In Swedish media, the British referendum on the EU-membership has mostly been portrayed as an act of populism and protectionism, conducted by an ill-informed public. It is of course much more complicated than that. Some even claim that leaving the union in fact was »the liberal thing to do«. Anthony Bruder is one of them.
The decision of the British electorate to leave the European Union was not a mistake. It was perhaps quite a lucky result however, when we consider that many voters on both sides of the referendum were almost certainly mistaken in their understanding of the issues at hand: what the EU is, what it signifies, and what leaving it would mean. Yet out of the maelstrom of misinformation, fearmongering and blackmail created when two opposing campaigns met to sway the heart and mind of a nation, a firm voice made itself heard above the roaring.
The ‘Leave’ vote exhibits none of the rashness of a landslide, none of the fervour of a choice driven by emotion and the fever of wild dreams. Indeed, its four per cent margin suggests not the expression of a choice, but the realisation of the profound absence of choice. To peddle the now hackneyed ‘failed marriage’ analogy a little further, the decision to leave one’s partner is not the product of a cost/benefit analysis; it is the expression of a deep-seated truth that has finally surfaced from the depths of the heart to the forefront of the mind. We are often torn between what is right and what is easy, and when we find that we must take the good with the bad, it is never with enthusiasm that we do so. But when it becomes undeniably clear that the good will outweigh the bad it is this realisation which gives us the necessary push, the courage even, to do what we must.
The European Project has gone awry. It cannot at this late stage be controversial to state that the reign of the Lisbon Treaty has been characterised above all by crises: that of the Eurozone economies, the migrant crisis, and of the security risks born of the free movement of peoples across the Schengen Zone. A rushed eastward expansion, driven more by a desire for political points than anything else, has compounded the effects of these crises, each ascension adding to rather than mitigating the pressures placed on Brussels, while further increasing tensions between existing member-blocs. One might of course ascribe such failures in the face of crises to a lack of cooperation, indeed to the very spirit which has led Britain to secede from the Union. In this light, ‘Brexit’ has been seen as a mighty, if not mortal, blow to the valiant but struggling efforts of the EU. Nothing however could be further from the truth.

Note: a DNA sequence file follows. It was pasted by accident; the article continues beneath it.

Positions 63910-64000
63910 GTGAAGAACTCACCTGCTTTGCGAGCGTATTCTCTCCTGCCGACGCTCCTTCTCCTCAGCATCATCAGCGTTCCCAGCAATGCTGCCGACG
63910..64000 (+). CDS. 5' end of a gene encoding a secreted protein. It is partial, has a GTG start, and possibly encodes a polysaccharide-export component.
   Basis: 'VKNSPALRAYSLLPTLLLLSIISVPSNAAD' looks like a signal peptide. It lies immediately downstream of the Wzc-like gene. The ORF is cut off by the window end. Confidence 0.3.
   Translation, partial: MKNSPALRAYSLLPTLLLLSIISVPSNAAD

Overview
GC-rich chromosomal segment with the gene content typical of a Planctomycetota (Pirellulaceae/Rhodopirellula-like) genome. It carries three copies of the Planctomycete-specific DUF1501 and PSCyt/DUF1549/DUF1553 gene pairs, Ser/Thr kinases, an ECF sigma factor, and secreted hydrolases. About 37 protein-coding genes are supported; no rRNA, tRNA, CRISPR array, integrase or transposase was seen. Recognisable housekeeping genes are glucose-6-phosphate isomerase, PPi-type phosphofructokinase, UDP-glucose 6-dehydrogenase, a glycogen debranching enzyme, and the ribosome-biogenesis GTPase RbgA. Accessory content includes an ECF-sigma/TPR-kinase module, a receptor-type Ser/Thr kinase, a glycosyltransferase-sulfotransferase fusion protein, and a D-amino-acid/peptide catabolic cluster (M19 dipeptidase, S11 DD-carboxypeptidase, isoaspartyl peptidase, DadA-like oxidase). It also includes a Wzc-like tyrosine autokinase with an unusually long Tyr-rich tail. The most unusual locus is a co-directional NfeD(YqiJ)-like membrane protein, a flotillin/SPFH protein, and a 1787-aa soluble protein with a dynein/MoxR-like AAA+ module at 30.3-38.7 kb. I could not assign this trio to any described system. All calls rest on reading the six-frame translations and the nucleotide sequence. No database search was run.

The EU has not simply failed to manage exogenous crises. Rather, as a direct result of its push towards centralisation, it has created them. The currency union for example might have succeeded had it been confined to the similar and well-integrated economies of the north-west. Instead, its reckless expansion to include the debt-ridden and underdeveloped economies of the European south and east overburdened a system which at best would have required decades of incremental integration before expanding. This has caused terrible hardships for countries such as Spain and Greece.
As for the ‘migrant crisis’, the existence of millions of refugees from our war-torn neighbours across the Mediterranean is certainly not per se the fault of mismanagement at the Union level. But the disastrous handling of the influx of refugees is most assuredly in no small degree to be blamed on various short-sighted centralising measures from Brussels. The imprudent abolition of internal borders to create ‘Schengenland’ left the Union for the most part with a single external border, which falls along the national borders of some of the Union’s most ill-equipped member states; Greece, Spain, and Italy.
The reasoning behind Schengenland was that the removal of customs duties between member states as well as other cumbersome border controls would greatly improve economic efficiency and therefore prosperity within the Union.